Integrated Distributed Energy Resources Management System (iDERMS)

This project develops a reconfigurable distribution network with high renewable integration

The Regents of the University of California (UC Riverside)

Recipient

Riverside, CA

Recipient Location

31st

Senate District

61st

Assembly District

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$1,083,420

Amount Spent

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Active

Project Status

Project Update

This project concluded successfully on January 31, 2020. The project team completed the iDERMS platform and all the associated software modules. The Recipient met with several technology vendors, utilities, and research institutions to disseminate the knowledge gained with possibility for technology vendors to adopt iDERMS in advanced distribution management system platforms. Interested parties include SCE, SMUD, LLNL, PNNL, CAISO, GE, Siemens, and Opus One Solutions. The project team will continue to disseminate the knowledge learned and technology developed in this project by engaging industry vendors and publishing technical papers.

The Issue

The number of distributed energy resources (DER), such as solar photovoltaic panels, electric vehicles, energy storage devices, and flexible loads has increased exponentially in the past few years. Traditional distribution automation systems designed under a centralized control scheme can no longer handle the task of coordinating the control of thousands of heterogeneous devices. Better control solutions are needed to enable greater grid reliability as DER deployment increases.

Project Innovation

This project developed an Integrated Distributed Energy Resource Management System (iDERMS) to coordinate the operation of a large number of DERs. In normal grid operations, the system would aggregate multiple DERs consisting of flexible loads, renewable resources, and energy storage systems. The DERs would be coordinated to optimize power flow and respond to a distribution system operator electricity market. In an emergency situation, the system would provide any needed reactive power support to the distribution grid with smart inverters. Additionally, the system would coordinate DERs on the distribution system to help restore the grid in the event of an outage.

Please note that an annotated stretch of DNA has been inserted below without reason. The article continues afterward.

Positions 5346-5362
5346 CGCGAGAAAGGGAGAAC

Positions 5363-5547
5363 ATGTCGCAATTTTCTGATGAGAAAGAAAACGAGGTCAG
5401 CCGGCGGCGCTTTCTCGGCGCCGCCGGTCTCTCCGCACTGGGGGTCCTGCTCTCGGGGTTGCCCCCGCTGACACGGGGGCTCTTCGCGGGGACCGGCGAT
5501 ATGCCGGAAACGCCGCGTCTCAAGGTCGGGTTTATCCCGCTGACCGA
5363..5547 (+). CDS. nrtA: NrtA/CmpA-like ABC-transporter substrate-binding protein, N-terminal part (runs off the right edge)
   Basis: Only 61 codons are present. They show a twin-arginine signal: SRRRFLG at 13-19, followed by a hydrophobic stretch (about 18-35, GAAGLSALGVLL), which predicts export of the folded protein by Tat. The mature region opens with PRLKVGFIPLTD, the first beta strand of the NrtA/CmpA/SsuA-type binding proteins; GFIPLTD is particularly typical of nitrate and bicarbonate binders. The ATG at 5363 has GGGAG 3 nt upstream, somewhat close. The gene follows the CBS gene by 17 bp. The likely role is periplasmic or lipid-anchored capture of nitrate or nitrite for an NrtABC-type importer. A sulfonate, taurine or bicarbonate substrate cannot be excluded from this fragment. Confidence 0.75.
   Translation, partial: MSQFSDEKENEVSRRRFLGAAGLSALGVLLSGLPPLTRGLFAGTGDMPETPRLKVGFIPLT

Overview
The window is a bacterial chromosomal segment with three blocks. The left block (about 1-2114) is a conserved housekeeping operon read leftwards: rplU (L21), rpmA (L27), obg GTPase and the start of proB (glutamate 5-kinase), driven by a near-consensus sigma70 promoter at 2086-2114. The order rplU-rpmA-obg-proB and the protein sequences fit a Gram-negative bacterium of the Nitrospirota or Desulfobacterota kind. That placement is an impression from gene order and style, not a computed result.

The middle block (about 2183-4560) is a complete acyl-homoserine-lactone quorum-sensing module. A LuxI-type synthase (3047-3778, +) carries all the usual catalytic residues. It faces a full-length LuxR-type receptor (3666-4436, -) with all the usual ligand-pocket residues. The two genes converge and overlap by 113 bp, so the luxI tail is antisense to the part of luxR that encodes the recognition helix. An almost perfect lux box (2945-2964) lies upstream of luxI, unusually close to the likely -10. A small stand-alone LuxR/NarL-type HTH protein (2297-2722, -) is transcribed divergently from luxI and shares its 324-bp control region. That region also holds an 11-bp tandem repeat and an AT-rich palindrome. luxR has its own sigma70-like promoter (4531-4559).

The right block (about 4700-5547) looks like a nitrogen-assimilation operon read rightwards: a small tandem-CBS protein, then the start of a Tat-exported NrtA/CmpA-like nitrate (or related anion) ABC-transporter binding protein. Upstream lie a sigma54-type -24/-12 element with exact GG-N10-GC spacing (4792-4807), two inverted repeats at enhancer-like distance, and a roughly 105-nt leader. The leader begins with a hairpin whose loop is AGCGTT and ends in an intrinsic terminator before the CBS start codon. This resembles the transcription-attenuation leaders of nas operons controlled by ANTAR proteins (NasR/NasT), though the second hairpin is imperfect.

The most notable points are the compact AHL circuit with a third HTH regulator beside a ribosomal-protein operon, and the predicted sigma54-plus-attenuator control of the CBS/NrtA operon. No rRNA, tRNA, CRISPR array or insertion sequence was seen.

Project Goals

Develop a chordal conversion-based convex iteration algorithm to solve the three-phase optimal power flow problem

Project Benefits

The project will develop controls to create virtual generators by aggregating DERs. The aggregated virtual generators would be capable of providing energy shifting, frequency regulation, and flexible ramping services to mitigate the uncertainties brought by renewable generation. The iDERMS has the potential to increase renewable penetration, reduce GHG emissions and make virtual generators cost competitive with centralized power plants.

Lower Costs

Affordability

The project team estimated that the iDERMS will yield annual electricity savings of 4,840 GWh, distribution system peak reduction of 450 MW, and quantifiable electricity cost reduction of $360 million per year in California.

Environmental & Public Health

Environmental Sustainability

The project team estimated this project will yield annual greenhouse gas emission reduction of 2.2 million metric tons in California by more efficient use of DERs.

Key Project Members

Project Member

Nanpeng Yu

Subrecipients

Rocket

PetaPower, Inc.

Rocket

Match Partners

Rocket

PetaPower, Inc.

Contact the Team

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